Regarding a prototyping kit for PSoC 6, similar to CY8CKIT-059, yes this is in the plan and we'll bring this out pretty soon.
Glad to hear this
Thanks for reply.
I have always been confused by the concept of Bluetooth being part of the internet.
I guess it's part of a tricky marketing push by Bluetooth manufacturers, but I have often been let down by technical articals and other adverts for connecting to things on the internet. I have had great success using WiFi to connect instrumentation from small embedded devices to the net. Whenever I have tried Bluetooth I have to use bridging devices (wifi or cable) to get internet connectivity. Along with that, unreliable and slow Bluetooth discovery and connectivity is common, just try a Bluetooth mouse.... all the above makes me steer clear of so called "IoT" that uses Bluetooth.
Perhaps I'm missing something, but are there any Bluetooth devices that connect directly to the Internet?
Wifi does this with ease...
There are a lot of open source small operating systems such as: RIOT, Contiki, they support 6LoWPAN, IPv6 and CoAP, but do not know why the official no relevant manual. As an IOT embedded engineer,personally feel the official IOT positioning direction a little problem, not in line with market demand
The problem with Wifi is it is very power hungry. If they are putting the PSoC 6 out as a Ultra Low Power device, then I would think that rules out Wifi. Just my $0.02...
The Wifi should definitely be an upgrade, but as some of you stated already the power requirements are too high. Also I do not see the need for a 20 bit ADC since this is an internal ADC and I believe the noise is too great for such a small resolution(even more if you add the Wifi). Moreover, even if the BLE is not truly part of the IoT, it is a good option for low power requirements. At any time you can make a network with BLE devices and only one node with Wifi integrated.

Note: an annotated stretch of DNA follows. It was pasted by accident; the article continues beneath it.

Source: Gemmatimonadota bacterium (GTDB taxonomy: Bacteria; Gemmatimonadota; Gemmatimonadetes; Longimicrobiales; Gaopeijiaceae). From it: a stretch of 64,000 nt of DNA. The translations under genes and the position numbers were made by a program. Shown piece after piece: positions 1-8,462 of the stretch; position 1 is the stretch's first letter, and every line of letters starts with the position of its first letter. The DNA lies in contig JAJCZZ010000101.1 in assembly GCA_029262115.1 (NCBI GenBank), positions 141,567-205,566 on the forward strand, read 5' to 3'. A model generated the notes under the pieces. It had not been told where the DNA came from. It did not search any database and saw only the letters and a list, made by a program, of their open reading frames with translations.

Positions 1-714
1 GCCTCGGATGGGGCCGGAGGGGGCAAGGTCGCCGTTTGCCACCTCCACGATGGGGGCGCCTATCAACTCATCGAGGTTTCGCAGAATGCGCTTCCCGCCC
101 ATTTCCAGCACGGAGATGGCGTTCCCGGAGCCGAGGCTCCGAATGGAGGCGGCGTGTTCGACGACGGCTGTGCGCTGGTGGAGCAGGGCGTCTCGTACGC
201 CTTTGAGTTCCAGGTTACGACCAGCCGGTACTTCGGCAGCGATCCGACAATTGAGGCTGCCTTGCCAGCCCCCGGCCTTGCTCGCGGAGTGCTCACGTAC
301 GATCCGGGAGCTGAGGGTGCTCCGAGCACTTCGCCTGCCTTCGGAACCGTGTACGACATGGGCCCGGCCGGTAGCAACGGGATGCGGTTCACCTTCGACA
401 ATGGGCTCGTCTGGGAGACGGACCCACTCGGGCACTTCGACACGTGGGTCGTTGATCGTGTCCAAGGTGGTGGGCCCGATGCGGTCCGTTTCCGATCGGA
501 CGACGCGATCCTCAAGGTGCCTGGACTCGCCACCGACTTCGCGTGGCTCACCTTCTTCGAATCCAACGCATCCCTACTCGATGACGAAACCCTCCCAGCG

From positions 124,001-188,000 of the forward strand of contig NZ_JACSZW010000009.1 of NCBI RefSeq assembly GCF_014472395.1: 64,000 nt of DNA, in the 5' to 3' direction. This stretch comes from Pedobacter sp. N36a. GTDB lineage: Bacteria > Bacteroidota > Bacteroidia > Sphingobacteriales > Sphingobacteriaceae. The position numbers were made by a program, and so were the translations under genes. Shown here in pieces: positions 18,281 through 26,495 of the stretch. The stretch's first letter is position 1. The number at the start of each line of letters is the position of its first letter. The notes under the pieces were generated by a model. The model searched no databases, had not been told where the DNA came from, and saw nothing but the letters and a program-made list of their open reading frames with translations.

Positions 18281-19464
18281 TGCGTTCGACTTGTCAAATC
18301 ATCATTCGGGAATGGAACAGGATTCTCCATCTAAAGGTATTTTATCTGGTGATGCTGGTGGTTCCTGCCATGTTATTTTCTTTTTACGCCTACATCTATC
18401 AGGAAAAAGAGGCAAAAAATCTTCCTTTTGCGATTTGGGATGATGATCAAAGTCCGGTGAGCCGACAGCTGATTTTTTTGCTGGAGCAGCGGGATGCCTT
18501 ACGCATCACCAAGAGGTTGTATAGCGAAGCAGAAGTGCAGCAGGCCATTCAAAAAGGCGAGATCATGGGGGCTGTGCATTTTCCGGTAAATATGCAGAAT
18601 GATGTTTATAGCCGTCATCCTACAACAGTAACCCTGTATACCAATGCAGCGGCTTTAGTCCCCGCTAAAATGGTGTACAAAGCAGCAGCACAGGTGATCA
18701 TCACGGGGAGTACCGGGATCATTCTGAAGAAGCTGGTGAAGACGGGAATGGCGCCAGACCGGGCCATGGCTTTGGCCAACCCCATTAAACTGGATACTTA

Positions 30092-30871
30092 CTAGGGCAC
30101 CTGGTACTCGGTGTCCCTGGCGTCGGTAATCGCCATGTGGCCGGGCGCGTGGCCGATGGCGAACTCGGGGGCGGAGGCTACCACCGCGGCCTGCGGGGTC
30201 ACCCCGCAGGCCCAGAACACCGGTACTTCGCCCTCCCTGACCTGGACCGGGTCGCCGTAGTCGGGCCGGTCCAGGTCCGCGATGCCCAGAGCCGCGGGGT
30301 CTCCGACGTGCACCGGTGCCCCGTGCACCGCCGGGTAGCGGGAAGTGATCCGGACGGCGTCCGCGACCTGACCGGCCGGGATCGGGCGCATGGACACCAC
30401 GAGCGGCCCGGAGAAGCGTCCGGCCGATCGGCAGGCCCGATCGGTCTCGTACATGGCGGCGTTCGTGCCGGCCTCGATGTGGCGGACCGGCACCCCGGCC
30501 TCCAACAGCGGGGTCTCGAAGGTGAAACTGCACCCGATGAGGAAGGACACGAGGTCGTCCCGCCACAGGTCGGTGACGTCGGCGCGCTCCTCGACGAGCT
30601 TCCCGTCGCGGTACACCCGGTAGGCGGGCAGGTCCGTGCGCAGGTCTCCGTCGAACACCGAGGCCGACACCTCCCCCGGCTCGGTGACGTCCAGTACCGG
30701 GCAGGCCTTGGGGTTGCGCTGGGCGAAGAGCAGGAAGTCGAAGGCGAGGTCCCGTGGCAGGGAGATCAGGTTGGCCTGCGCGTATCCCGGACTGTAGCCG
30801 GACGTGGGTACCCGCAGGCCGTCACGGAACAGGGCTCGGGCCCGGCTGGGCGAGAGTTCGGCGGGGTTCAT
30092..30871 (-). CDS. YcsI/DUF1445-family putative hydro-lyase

Last point to this will be the price which I believe it will increase dramatically with the addition of a Wifi capability. I am talking here about the chip alone not the development board which can be kept in a reasonable price. Even the best PSOC 4 BLE are not very cheep for an end chip.
I agree that power is the key. I guess it's horses for courses, and as always every solution is a compromise to solve the problem at hand. But in general, if you have an application that needs to be battery powered, needs many small sensors, that need to be in the field for a long time (perhaps a year), and crucially until now, only needs to report a small amount of data, then Bluetooth is a good fit because of the low power. It will need a bluetooth to internet hub at the centre to collate and transmit the data, but hopefully this can be located in a building with mains power and an internet connection via ethernet or wifi. However, if you have access to significant power and/or need to stream significant amounts of data, another solution is required. But as has been pointed out, cost, power and security can add constraints.
Personally, I am looking forwards to the extra bandwidth and the meshing capabilities of BT5. I think this opens up additional possibilities.